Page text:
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Faulty memory cards may halt Philippines election

With 76,000 counting machines affected, fears grow that a failure of Monday's vote could lead to political instability and uncertainty

Election workers are rushing to correct defects in counting machines ahead of Monday's vote.
Election workers are rushing to correct defects in counting machines ahead of Monday's vote.

Manila // The prospect of the Philippines holding its first automated elections on Monday looked in serious doubt yesterday after it was revealed that 76,000 memory cards to be used in the counting machines are faulty.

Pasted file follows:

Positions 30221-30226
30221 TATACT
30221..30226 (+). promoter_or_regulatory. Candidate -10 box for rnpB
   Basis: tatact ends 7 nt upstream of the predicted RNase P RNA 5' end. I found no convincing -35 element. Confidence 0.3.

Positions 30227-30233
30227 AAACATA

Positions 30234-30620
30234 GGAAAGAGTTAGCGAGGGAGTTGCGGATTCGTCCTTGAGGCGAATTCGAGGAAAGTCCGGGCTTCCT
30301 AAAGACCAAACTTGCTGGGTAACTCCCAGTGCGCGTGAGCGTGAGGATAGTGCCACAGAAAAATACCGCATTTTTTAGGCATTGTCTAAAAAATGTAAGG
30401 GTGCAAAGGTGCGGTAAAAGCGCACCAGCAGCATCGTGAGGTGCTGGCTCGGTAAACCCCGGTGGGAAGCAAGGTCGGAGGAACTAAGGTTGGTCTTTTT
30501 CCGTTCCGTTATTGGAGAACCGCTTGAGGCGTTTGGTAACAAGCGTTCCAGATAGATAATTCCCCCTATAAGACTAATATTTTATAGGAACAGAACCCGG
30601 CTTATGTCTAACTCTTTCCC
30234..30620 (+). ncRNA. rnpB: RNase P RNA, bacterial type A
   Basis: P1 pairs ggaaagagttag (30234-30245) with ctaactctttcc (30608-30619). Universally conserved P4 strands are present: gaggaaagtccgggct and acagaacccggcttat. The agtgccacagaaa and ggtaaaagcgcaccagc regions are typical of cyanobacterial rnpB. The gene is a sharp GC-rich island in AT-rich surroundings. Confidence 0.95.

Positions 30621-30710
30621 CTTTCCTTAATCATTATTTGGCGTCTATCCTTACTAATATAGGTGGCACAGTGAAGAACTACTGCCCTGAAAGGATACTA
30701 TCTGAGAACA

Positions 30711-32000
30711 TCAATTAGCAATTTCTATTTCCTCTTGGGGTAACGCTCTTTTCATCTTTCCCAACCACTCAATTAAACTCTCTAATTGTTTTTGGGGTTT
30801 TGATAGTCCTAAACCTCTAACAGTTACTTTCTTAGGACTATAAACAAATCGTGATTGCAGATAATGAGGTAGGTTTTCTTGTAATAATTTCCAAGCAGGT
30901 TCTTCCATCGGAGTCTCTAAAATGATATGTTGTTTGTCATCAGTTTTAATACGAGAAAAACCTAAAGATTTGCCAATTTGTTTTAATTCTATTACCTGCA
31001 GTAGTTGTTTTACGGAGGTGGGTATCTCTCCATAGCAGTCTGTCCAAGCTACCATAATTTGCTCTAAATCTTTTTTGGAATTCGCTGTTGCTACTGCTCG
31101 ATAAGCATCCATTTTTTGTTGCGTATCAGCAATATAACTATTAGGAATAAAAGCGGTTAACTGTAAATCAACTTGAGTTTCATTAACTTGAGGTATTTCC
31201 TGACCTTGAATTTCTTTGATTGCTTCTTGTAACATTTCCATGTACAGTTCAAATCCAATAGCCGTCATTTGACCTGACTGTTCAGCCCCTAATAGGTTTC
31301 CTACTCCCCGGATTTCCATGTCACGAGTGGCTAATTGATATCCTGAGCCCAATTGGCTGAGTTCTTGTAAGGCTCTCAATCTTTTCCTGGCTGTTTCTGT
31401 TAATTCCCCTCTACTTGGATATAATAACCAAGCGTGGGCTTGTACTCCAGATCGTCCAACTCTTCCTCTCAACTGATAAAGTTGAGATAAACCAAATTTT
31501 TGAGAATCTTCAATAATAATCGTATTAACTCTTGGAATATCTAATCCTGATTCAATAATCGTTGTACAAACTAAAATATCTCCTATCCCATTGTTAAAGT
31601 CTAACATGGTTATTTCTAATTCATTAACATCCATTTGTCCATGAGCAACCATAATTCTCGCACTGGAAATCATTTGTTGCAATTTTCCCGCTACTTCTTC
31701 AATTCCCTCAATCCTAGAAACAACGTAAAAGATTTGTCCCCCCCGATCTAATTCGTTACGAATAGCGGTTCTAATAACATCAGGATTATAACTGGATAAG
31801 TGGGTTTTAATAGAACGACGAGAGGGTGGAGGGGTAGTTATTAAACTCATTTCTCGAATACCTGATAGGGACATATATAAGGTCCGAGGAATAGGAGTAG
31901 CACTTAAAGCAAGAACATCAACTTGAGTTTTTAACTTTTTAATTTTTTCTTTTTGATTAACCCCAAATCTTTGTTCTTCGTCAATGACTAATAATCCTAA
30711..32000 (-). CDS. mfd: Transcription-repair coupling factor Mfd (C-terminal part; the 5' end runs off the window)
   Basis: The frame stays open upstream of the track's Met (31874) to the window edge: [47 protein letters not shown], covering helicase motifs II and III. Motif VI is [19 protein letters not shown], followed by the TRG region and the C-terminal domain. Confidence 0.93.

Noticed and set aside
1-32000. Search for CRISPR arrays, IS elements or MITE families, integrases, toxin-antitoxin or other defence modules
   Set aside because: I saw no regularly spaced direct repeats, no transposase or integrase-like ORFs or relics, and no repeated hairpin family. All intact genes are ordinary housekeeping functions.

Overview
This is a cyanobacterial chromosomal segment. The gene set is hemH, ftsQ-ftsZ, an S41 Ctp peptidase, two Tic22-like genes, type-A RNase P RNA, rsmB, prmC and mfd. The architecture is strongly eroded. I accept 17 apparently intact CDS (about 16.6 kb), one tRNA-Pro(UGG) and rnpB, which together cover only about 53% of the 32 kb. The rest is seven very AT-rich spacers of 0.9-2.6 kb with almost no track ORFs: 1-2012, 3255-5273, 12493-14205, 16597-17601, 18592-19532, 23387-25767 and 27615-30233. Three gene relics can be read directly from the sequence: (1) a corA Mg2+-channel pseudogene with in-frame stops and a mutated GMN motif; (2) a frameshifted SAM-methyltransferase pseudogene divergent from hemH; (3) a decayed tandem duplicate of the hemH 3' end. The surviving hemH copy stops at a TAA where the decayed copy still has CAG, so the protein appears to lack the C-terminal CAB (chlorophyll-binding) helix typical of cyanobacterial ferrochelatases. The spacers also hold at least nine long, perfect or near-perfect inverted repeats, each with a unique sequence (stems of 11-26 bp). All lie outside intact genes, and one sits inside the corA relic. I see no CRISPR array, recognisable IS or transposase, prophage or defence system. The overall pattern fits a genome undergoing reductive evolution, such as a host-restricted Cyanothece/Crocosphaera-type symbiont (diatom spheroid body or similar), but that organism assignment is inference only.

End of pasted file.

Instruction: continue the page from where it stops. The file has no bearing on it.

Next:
President Gloria Macapagal Arroyo's election lawyer was quoted as saying the elections should be postponed for 15 days so the problems can be sorted out properly. "Under the present situation a 15-day postponement would be reasonable to give Comelec [Commission for Elections] time to print additional ballots for a manual vote and tally," Romulo Macalintal told local media. But a former energy secretary and retired army general, Angelo Reyes, said: "This is totally unacceptable." Mr Reyes's comment reflected the growing concern among many Filipinos that Monday's elections could fail, leading to political instability and uncertainty. "An election lacking in credibility could lead to a dizzying range of chaotic scenarios, including people taking to the streets in support of presidential candidates who may lose but challenge the result," the Philippine Daily Inquirer said on its front page. Senator Benigno "Noynoy" Aquino, who has a 19-point lead in the opinion polls and is expected to be the country's next president, warned that if the system breaks down and he is denied the "people's mandate" there would be demonstrations that would make the ongoing Red Shirt protests in Bangkok "pale in comparison". Mr Aquino's political colour is yellow. He told a press conference yesterday that "elections must push through on Monday - either automated or manually". "If the vote is delayed it will create problems," he said. "People want a new leadership." By law, the incumbent Mrs Arroyo must step down at midnight on June 30 and hand over the presidency. Mr Aquino said his greatest fear was a complete breakdown in the automated system, which could lead to widespread cheating. "Our confidence on the elections commission has been shattered," said Gilbert Remulla, a spokesman for the Nacionalista Party (NP) of another presidential candidate, Senator Manuel Villar, said. Mr Villar, who is trailing Mr Aquino, is neck-and-neck with the disgraced former president Joseph Estrada, both sitting on 20 percentage points in the latest poll. Mr Aquino has led the polls since campaigning began in February and is way out in front with 39 points. "What appears now is that there is basis to believe there is a spectre of failure of elections hanging over us," Mr Villar told local media. Mr Estrada said in a statement that he would rather see the automated poll scrapped and a return to the old manual system of voting and counting, which often took weeks to declare winners because of cheating and ballot rigging. The automated polls promised to eliminate cheating and produce winners within 48 to 72 hours of polls closing. Gregorio Larrazabal, a Comelec commissioner, spent the day in damage control, trying to allay concerns that the elections may have to be postponed. "That's not on the table," he told local television. He admitted that it would be a "tough challenge" to get new cards to all the machines, which are scattered across the 7,000 islands that make up the Philippine archipelago. "It is a major logistical problem, but our goal is to get it done," he said. Comelec has four days to rewrite the codes and send them to the provinces, Mr Larrazabal said. "We now have to write [the codes] into the cards, bring them to the provinces and then swap them with the old ones, test and seal them again." Mr Larrazabal also said most of the new memory cards still had to be brought into the Philippines over the next two days. The National Movement for Free Elections (Namfrel), which has monitored elections in the Philippines for more than 25 years, said: "There simply is not enough time to reprogramme all the memory cards." Namfrel, which has not been accredited with Comelec for this election, has consistently voiced concern over delayed delivery and inadequate testing of the machines. Comelec said late on Monday that memory cards for the 76,000 vote-counting machines would have to replaced after Smartmatic-TIM, which won the multimillion-dollar contract to automate the polls, said testing had found that the memory cards had been configured incorrectly and that the machines were unable to read the names of the candidates on the ballot papers. On Monday, 50 million Filipinos will go to the polls to elect a president, vice president, 12 senators, 287 congressmen, 80 governors, 80 vice governors and 17,000 local positions from city mayor to councillors. foreign.desk@thenational.ae